Antimony trichloride may be distilled from solutions containing sulphuric acid provided that hydrobromic acid is dropped slowly into the solution, which latter should be kept at 180° C. On distilling a solution of antimony trichloride in hydrochloric acid, hydrogen chloride distils over first, followed by a mixture of hydrogen chloride and antimony chloride, and finally antimony chloride alone. The volatility of antimony trichloride is reduced by the addition of ferrous chloride. The trichloride does not volatilise when a current of hydrogen chloride is passed through a hot, dilute solution.

The solubility of antimony trichloride in water and the effect of temperature upon solubility is as follows:

Temperature, ° C0152025303540506072
Solubility (Grams SbCl3 in 100 grams water)601.1815.8920.8988.110681152136819174531

When excess of water is employed, hydrolysis sets in rapidly, antimony trichloride thus resembling the other trichlorides of this group. The solubilities of the trichloride in aqueous solutions of hydrochloric acid at various concentrations at 20° C. are as follows (the concentration of each solute is given in grams per 100 grams of water):


The trichloride is soluble in many other solvents including ether, carbon disulphide, absolute alcohol, acetone, chloroform, and to some extent in liquid cyanogen. It is insoluble in carbon tetrachloride.

The molal conductivity of solutions of antimony trichloride in bromine suggests that double molecules of Sb2Cl6 exist, which dissociate into Sb2Cl3+++ and 3Cl- ions. This view is supported by electrolysis experiments.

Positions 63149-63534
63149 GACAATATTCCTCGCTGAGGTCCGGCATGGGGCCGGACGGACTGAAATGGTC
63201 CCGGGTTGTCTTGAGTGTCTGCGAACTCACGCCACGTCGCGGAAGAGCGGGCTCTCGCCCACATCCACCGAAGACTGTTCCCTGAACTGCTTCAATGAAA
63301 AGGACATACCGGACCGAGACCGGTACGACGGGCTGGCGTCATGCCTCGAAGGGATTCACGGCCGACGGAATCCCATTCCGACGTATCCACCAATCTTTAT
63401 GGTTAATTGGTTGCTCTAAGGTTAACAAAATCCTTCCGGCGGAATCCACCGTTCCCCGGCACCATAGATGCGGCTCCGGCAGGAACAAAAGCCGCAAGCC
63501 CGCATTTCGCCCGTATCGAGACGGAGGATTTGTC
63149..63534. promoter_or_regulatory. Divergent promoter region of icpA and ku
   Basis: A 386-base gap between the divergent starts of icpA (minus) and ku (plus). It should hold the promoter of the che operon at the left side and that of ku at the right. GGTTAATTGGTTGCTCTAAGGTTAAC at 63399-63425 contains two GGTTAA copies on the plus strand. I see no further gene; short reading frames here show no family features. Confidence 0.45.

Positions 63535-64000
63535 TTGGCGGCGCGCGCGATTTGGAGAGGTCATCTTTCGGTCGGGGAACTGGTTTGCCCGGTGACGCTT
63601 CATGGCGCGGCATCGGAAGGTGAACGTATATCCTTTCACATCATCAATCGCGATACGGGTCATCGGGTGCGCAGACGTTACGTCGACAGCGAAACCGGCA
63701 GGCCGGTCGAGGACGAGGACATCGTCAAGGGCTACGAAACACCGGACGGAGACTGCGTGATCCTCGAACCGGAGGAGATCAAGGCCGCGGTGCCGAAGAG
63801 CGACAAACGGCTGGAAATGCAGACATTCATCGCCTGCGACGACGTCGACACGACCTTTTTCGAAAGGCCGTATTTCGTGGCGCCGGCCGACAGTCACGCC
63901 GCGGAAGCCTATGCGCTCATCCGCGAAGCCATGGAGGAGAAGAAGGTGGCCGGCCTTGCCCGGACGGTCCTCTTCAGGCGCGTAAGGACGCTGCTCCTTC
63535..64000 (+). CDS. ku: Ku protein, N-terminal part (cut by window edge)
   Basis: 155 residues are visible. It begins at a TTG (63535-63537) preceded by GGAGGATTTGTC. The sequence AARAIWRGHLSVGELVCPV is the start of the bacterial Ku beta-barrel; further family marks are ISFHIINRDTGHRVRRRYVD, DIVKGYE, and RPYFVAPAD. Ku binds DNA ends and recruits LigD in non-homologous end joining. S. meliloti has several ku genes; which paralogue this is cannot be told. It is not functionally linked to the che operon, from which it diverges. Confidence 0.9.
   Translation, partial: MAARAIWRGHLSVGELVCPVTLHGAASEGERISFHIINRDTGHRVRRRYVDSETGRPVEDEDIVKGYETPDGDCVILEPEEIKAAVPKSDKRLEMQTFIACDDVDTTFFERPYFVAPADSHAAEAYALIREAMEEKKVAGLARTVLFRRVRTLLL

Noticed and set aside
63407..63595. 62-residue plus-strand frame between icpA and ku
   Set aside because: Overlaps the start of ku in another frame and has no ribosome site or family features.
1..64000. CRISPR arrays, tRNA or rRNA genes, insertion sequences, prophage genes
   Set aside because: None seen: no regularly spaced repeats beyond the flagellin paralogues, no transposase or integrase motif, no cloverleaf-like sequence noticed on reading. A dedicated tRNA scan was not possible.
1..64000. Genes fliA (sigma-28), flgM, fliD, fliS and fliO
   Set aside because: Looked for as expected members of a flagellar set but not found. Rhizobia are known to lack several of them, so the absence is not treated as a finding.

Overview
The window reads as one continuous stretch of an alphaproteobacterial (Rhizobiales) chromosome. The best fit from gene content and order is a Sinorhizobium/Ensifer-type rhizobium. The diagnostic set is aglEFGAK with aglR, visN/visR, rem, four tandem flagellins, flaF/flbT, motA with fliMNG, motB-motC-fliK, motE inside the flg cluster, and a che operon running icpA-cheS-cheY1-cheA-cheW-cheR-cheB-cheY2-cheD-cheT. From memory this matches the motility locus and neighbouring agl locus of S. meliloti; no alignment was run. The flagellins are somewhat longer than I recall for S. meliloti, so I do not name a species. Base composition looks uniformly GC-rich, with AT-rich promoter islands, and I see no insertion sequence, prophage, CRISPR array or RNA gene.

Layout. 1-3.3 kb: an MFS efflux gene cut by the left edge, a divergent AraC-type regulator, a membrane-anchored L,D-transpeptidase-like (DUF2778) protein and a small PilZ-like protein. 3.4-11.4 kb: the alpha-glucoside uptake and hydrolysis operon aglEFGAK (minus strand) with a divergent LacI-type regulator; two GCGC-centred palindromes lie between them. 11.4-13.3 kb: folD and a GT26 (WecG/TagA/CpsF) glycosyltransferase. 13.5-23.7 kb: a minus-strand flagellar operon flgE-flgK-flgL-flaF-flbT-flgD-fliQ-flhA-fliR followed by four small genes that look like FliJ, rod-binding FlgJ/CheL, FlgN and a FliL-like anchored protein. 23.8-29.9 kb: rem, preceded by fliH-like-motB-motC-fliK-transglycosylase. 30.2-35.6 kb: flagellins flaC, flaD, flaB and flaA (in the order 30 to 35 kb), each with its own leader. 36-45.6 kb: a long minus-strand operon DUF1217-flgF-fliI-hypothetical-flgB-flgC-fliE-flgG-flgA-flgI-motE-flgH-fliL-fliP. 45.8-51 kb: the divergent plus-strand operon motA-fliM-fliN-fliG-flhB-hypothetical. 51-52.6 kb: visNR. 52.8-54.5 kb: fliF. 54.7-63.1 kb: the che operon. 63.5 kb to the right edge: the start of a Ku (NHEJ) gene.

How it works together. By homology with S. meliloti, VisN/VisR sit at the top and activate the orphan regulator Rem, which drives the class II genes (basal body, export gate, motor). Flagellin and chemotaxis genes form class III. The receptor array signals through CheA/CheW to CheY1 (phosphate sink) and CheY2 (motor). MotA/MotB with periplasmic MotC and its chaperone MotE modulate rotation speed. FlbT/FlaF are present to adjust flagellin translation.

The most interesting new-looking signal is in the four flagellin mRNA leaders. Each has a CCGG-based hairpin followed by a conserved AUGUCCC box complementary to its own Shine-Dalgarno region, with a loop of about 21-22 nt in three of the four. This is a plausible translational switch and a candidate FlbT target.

The dielectric constant has been determined for a series of dilute solutions of antimony trichloride in benzene. At 25° C. the value varies with dilution from 2.377 to 2.588, and at 40° C. from 2.340 to 2.534. From this the calculated value of the dipole moment is 2.75×10-18 e.s.u.

The chlorides of potassium, rubidium, ammonium and thallium will dissolve in purified liquid antimony trichloride. When the concentration of the solution is above 0.1N, the conductivity is less than that of a corresponding aqueous solution; for more dilute solutions the conductivity is greater. The conductivity increases regularly with rise of temperature from 70° C. to 200° C. It is probable that the degree of ionisation is less for solutions in antimony trichloride than for solutions in water, but that for the dilute solutions the ionic velocity is greater. Solutions of the bromides of potassium, ammonium and thallium in antimony trichloride have also been examined and their conductivities determined.